Today’s post comes from Trail Baboon’s Living and Loving Correspondent B. Marty Barry. He’s a bottomless well of wellness!
Yes, it’s my life’s work to be there for people when they need to talk.
And once we get past the preliminaries and start to explore hidden areas that are truly and deeply painful, my clients will ask me why their children are not as sociable as their dogs.
There is a great deal of guilt and anguish here, because people just naturally feel responsible for how their kids turn out. They believe that it should be more pleasant to hang out with Timmy or Susie than it is to spend the afternoon sitting by the fire with Sparky.
After all, children have the ability to speak an understandable language and hold conversations. They can tell stories and jokes. They’ve got the higher brain functions to enjoy and create art. There are all sorts of enjoyable pastimes that are family-friendly.
Meanwhile, dogs shed, have bad breath, and poop in the yard.
It should be no contest!
My clients feel terrible about preferring their dogs to their kids. When I ask them to tell me more, I usually hear that the children are sullen and self-absorbed. They barely speak and only interact with their electronic devices. And they almost never make eye contact with another person, especially not their parents.
The dogs, on the other hand, are enthusiastic and playful, unless you’ don’t want to play. If that’s the case, then they’re patient and attentive, but quiet. And eye contact is a canine specialty – they do it constantly, with intensity and love. Unless you’re holding a treat, in which case they watch you with joy and anticipation. But dogs are always totally OK with whatever you want to do.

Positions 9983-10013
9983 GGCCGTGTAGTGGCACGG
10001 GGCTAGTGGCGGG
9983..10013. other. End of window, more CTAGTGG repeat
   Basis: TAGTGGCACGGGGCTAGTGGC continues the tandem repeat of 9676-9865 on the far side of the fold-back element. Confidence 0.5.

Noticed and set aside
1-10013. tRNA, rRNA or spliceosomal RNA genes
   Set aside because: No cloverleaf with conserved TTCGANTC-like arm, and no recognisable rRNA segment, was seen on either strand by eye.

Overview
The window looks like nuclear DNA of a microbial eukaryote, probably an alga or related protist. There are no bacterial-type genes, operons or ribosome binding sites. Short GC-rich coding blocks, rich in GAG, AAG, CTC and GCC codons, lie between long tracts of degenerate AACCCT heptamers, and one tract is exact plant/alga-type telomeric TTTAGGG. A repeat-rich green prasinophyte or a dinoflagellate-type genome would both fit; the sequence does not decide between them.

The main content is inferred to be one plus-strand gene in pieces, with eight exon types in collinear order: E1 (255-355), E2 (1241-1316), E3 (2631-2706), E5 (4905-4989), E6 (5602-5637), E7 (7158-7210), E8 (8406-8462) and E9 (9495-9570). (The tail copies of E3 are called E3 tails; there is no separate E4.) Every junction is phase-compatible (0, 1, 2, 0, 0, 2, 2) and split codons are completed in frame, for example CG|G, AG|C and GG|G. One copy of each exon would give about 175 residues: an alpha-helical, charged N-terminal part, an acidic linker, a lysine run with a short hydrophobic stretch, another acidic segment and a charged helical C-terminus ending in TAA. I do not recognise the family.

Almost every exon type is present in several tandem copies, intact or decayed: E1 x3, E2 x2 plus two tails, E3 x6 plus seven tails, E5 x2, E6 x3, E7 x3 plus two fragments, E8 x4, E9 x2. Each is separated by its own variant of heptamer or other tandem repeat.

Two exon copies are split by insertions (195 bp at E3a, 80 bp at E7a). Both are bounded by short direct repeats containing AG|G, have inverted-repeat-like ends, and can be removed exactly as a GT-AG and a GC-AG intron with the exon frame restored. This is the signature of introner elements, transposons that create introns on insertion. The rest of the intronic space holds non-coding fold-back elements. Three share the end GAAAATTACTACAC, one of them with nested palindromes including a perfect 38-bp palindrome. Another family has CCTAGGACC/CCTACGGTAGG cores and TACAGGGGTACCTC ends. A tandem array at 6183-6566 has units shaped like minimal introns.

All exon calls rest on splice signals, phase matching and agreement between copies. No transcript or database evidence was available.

Once I get them talking along these lines, people eventually realize they are unfairly judging the children because no human can compete with a good dog for sociability.
I always take note of the children’s names. Someday they may need to talk deeply about how they resented Brandy’s easygoing relationship with mom and dad.
And now academia has decided to address dog cognition. Look at these programs!
- Dog Cognition Lab at Barnard College,
- Duke Canine Cognition Center
- Canine Cognition Center at Yale
- Illinois Wesleyan University Dog Scientists
- The Department of Developmental and Comparative Psychology at the Max Planck Institute for Evolutionary Anthropology in Leipzig, Germany.
What this means is that now those same sullen, uncommunicative children who were less engaging than Fido can someday leave home, go off to school, and run up $300,000 in college debt watching a dog, which is basically the same thing you did, for free, while they were away.
But if this scientific research bears fruit and we are better able to understand the level of awareness of dogs, maybe it will open up a whole new range of opportunities for people like me. Getting dogs to talk would be a world-changer. After all, I can only guess the emotional toll it takes on old Buster to know that he is, and always will be, the favored child.
Who was your parents’ favorite?